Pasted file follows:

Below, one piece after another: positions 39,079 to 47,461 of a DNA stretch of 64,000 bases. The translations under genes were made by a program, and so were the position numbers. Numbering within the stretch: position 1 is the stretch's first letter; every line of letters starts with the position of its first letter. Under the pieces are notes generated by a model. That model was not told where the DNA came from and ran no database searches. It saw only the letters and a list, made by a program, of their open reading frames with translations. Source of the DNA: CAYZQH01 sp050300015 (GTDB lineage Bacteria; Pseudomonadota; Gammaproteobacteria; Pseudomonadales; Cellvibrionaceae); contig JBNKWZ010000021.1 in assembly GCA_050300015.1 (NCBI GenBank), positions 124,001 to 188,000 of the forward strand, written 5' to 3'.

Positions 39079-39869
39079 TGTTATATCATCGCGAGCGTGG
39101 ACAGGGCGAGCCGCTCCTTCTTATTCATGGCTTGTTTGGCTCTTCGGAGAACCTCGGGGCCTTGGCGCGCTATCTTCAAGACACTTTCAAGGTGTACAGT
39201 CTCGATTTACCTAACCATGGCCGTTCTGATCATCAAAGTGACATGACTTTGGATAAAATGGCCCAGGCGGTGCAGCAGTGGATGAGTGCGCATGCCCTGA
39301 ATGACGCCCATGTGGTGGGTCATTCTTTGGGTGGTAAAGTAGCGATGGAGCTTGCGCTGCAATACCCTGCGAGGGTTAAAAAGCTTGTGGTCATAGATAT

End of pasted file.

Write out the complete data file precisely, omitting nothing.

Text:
Below, one piece after another: positions 39,079 to 47,461 of a DNA stretch of 64,000 bases. The translations under genes were made by a program, and so were the position numbers. Numbering within the stretch: position 1 is the stretch's first letter; every line of letters starts with the position of its first letter. Under the pieces are notes generated by a model. That model was not told where the DNA came from and ran no database searches. It saw only the letters and a list, made by a program, of their open reading frames with translations. Source of the DNA: CAYZQH01 sp050300015 (GTDB lineage Bacteria; Pseudomonadota; Gammaproteobacteria; Pseudomonadales; Cellvibrionaceae); contig JBNKWZ010000021.1 in assembly GCA_050300015.1 (NCBI GenBank), positions 124,001 to 188,000 of the forward strand, written 5' to 3'.

Positions 39079-39869
39079 TGTTATATCATCGCGAGCGTGG
39101 ACAGGGCGAGCCGCTCCTTCTTATTCATGGCTTGTTTGGCTCTTCGGAGAACCTCGGGGCCTTGGCGCGCTATCTTCAAGACACTTTCAAGGTGTACAGT
39201 CTCGATTTACCTAACCATGGCCGTTCTGATCATCAAAGTGACATGACTTTGGATAAAATGGCCCAGGCGGTGCAGCAGTGGATGAGTGCGCATGCCCTGA
39301 ATGACGCCCATGTGGTGGGTCATTCTTTGGGTGGTAAAGTAGCGATGGAGCTTGCGCTGCAATACCCTGCGAGGGTTAAAAAGCTTGTGGTCATAGATAT